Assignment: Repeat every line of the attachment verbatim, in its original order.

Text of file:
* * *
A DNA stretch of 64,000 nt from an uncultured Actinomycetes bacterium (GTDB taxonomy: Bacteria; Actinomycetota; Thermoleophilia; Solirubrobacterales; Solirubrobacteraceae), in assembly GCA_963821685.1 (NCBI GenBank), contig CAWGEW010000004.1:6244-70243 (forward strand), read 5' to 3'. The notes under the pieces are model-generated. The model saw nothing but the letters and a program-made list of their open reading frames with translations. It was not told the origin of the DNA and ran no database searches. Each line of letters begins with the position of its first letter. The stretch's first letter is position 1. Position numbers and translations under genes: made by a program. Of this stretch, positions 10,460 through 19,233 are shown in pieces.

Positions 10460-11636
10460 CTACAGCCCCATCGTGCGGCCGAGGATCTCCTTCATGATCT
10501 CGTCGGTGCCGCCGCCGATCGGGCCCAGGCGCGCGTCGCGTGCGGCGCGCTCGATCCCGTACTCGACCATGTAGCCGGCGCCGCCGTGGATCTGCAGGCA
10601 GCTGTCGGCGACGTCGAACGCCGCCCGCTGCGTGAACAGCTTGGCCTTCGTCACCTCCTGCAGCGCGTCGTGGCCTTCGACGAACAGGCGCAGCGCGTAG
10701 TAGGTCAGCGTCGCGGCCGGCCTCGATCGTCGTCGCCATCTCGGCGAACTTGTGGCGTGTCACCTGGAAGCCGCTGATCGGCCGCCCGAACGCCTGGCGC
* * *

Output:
A DNA stretch of 64,000 nt from an uncultured Actinomycetes bacterium (GTDB taxonomy: Bacteria; Actinomycetota; Thermoleophilia; Solirubrobacterales; Solirubrobacteraceae), in assembly GCA_963821685.1 (NCBI GenBank), contig CAWGEW010000004.1:6244-70243 (forward strand), read 5' to 3'. The notes under the pieces are model-generated. The model saw nothing but the letters and a program-made list of their open reading frames with translations. It was not told the origin of the DNA and ran no database searches. Each line of letters begins with the position of its first letter. The stretch's first letter is position 1. Position numbers and translations under genes: made by a program. Of this stretch, positions 10,460 through 19,233 are shown in pieces.

Positions 10460-11636
10460 CTACAGCCCCATCGTGCGGCCGAGGATCTCCTTCATGATCT
10501 CGTCGGTGCCGCCGCCGATCGGGCCCAGGCGCGCGTCGCGTGCGGCGCGCTCGATCCCGTACTCGACCATGTAGCCGGCGCCGCCGTGGATCTGCAGGCA
10601 GCTGTCGGCGACGTCGAACGCCGCCCGCTGCGTGAACAGCTTGGCCTTCGTCACCTCCTGCAGCGCGTCGTGGCCTTCGACGAACAGGCGCAGCGCGTAG
10701 TAGGTCAGCGTCGCGGCCGGCCTCGATCGTCGTCGCCATCTCGGCGAACTTGTGGCGTGTCACCTGGAAGCCGCTGATCGGCCGCCCGAACGCCTGGCGC